Beluga scars are the real thing!

In the Churchill Arctic summer, between two to three thousand beluga whales voyage southward across the vast Hudson Bay from the Hudson Strait which flows into the Atlantic Ocean to summer in the estuaries around Churchill. These whales winter in the straits since water currents provide life -giving polynas-open water areas where whales and other marine life can surface for air intake. During the Spring as they start their trip, ice still somewhat chunks up the Hudson Bay and makes the trip perilous. Polar bears out on ice floes can sometimes gain access to the whales and find a hearty meal. This can also occur in winter when whales get trapped using only a small opening in the ice when accessible leads or smaller polynas have close up.

Why, one may ask, am I talking about beluga whales in the middle of the northern winter? Recently, documentation of beluga whales trapped in ice being eaten by polar bears have brought attention to the fragile lifestyle of these marine animals. While global warming might not be ideal for polar bears, beluga whales would welcome a little more ice free areas in the far north. It’s not uncommon for belugas or other whales to become trapped in vast expanses of floe ice. With few openings to the world above the whales become isolated unable to reach the next blowhole. belugas can stay below the water surface for about 15 minutes at a depth of up to 66 ft. When they cannot find another air source they must remain at the one they have.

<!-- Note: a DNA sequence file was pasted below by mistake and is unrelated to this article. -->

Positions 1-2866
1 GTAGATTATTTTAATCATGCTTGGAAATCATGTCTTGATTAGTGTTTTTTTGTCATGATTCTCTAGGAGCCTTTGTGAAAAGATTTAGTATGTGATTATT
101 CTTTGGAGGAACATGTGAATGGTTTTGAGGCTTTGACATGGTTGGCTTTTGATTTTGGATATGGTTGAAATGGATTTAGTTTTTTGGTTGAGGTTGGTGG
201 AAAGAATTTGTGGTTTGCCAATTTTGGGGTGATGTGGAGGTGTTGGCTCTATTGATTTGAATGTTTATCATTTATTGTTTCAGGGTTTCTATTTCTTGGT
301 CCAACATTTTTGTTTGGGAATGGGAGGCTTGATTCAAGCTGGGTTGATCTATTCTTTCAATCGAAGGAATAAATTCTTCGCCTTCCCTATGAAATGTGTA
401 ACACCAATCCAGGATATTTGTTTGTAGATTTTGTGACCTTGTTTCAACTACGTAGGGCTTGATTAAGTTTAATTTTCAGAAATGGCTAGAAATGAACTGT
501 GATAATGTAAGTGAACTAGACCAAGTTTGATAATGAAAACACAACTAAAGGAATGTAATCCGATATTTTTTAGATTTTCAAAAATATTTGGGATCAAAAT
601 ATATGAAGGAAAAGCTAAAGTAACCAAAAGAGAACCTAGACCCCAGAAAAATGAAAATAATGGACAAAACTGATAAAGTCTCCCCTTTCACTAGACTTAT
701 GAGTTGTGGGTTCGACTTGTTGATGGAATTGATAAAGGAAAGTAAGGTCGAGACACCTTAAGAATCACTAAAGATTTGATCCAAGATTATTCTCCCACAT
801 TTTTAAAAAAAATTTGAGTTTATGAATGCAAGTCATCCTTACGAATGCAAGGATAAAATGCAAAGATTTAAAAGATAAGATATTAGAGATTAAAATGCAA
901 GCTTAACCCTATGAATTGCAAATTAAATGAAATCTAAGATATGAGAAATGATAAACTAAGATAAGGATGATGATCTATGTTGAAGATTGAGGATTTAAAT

While guiding Churchill Summer trips for over 10 years we were able to get very close to these majestic animals. Quite often we see scars or slashes on the backs of their matte white bodies. These scars or markings are used to identify the belugas much like larger whales are identified by their tale fluke markings. Beluga’s tale flukes are small and rarely seen on a consistent basis. I would inform travelers, without exact evidence, that these markings were sometimes from polar bears attempting to kill the whales. This could really only be true when the whales are trapped within the ice as polar bears would have little chance catching up with a whale in the water. As we can see here this has happened just recently before our eyes in the Arctic.

Figure 1. From the Alaska Dispatch story, courtesy Nunatsiaq News. I like these pictures because it really shows how polar bears are able to catch beluga in situations like this: a swipe of the massive paw to hold one in place (see all the claw marks from unsuccessful attempts?), one good bite with those tremendously strong polar bear jaws into the fatty part of the beluga head, then haul it up and out of the water – game over for the young beluga, perfect meal for the polar bear. An adult may be too large for a polar bear to handle this way but a young one? Easy as grizzlies catching salmon

And, as we can imagine when nature provides a disaster for one species, other species benefit from the misfortune. polar bears predate on the whales and humans then predate on both bears and the whales. The circle of life is continuous.

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